The day after Trump’s inauguration, new press secretary Sean Spicer gave his first press conference, in which he harshly criticized the media for reporting inaccurate crowd numbers at Trump’s swearing-in ceremony. Spicer also asserted that Trump’s was the most widely-viewed inauguration of all time. However, photos and videos from a variety of media outlets make it clear that this was not the case. Aerial photographs show that the National Mall was never full at any point on Friday; it is estimated that Trump’s crowd was about a third the size of that at Obama’s first inauguration, which drew a record turnout of roughly 1.8 million people.
The following day, when Trump’s senior adviser Kellyanne Conway was questions about Press Secretary Spicer’s claims, she countered that his words were not lies; rather, they were “alternative facts,” a phrase which immediately drew widespread criticism from the media and around the Internet.
The press has a lot to be talking about as a new president takes over the White House. But, is all this talk of crowd size and alternative facts distracting journalists from more important issues? During his first few days in office, President Trump signed several controversial executive orders, made claims about voter fraud, and began pushing through cabinet advisors whom critics say are unprepared for the job.
Based on what you have seen and heard on the news, YOU DECIDE. Is the media’s criticism of the president focusing on the correct issues?
- The Trump administration’s claims about crowd size are newsworthy when there is ample evidence to disprove them.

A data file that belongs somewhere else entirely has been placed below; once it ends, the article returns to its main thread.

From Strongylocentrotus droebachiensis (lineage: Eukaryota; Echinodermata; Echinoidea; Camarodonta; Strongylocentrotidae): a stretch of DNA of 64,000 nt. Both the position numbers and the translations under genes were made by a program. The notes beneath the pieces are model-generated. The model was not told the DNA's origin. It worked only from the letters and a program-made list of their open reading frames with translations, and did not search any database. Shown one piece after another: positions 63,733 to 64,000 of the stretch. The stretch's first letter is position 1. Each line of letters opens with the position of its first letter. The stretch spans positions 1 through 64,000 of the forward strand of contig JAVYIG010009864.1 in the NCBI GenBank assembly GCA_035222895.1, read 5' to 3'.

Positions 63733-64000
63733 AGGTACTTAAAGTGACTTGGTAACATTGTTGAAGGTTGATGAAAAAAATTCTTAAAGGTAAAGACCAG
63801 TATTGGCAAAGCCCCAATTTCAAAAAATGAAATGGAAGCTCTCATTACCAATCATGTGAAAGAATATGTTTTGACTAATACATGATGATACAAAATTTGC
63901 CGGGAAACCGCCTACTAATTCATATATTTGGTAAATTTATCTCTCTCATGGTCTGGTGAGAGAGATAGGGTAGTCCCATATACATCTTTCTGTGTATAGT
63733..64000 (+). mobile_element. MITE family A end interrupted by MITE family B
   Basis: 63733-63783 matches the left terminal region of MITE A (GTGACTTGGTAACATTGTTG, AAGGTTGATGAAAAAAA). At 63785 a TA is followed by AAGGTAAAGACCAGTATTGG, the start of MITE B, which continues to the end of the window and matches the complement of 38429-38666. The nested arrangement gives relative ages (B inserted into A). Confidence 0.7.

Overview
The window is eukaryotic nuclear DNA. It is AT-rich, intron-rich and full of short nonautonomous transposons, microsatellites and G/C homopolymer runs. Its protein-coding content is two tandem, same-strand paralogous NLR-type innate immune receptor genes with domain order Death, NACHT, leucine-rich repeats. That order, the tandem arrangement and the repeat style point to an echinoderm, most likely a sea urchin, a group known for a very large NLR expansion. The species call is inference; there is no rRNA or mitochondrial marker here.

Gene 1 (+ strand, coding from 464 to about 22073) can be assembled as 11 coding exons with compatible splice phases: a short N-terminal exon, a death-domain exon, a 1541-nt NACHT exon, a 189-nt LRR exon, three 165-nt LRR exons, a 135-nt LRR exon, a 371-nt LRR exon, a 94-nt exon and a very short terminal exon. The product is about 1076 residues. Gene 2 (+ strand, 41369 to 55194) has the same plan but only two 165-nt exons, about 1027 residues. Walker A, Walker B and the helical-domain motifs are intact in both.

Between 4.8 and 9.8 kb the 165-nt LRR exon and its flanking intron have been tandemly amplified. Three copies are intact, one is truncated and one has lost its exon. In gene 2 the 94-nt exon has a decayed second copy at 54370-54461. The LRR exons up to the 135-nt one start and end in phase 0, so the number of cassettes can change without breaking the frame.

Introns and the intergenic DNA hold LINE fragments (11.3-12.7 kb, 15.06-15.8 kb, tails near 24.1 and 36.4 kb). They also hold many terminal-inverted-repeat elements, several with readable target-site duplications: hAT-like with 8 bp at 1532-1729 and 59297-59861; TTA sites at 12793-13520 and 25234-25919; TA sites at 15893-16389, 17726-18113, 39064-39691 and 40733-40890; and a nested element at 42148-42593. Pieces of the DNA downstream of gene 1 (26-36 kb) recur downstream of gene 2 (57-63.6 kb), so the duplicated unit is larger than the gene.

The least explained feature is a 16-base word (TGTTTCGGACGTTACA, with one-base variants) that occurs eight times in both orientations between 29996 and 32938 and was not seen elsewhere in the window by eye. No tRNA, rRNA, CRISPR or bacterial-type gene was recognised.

- The fact that Trump and his representatives insist on repeating obviously incorrect information casts doubt on Trump’s credibility. This makes citizens more likely to question any future statement made by Trump or his team.
- The First Amendment to the Constitution guarantees freedom of expression by prohibiting the government from restricting the press. When Trump claims that the media is lying or presenting the people with false information just because he does not agree with it, he casts doubt on the media’s validity and threatens our constitutional right to a free press.
- Focusing on the size of inauguration day crowds distracted the media from more important issues. Within the first few days of his presidency, Trump signed executive orders that began to dismantle the Affordable Care Act, affecting the health insurance of millions of Americans; made way for the construction of the border wall between the U.S. and Mexico, causing a foreign policy crisis when the outraged Mexican president cancelled a planned meeting as a result; and reversed Obama’s decision to halt the controversial Keystone XL and Dakota Access Pipeline construction. He also announced plans to investigate voter fraud (though no evidence of voter fraud has been found).
- Media attention on Trump’s crowd size statements has also buried important developments as Trump begins to install his cabinet. Criticized for its lack of diversity and lack of experience, Trump’s cabinet picks are currently being approved with the support of Senate Republicans.
- Though stories about crowd size and alternative facts are exciting, “quieter” stories such as cabinet appointments are more important because they will affect the American people for years to come.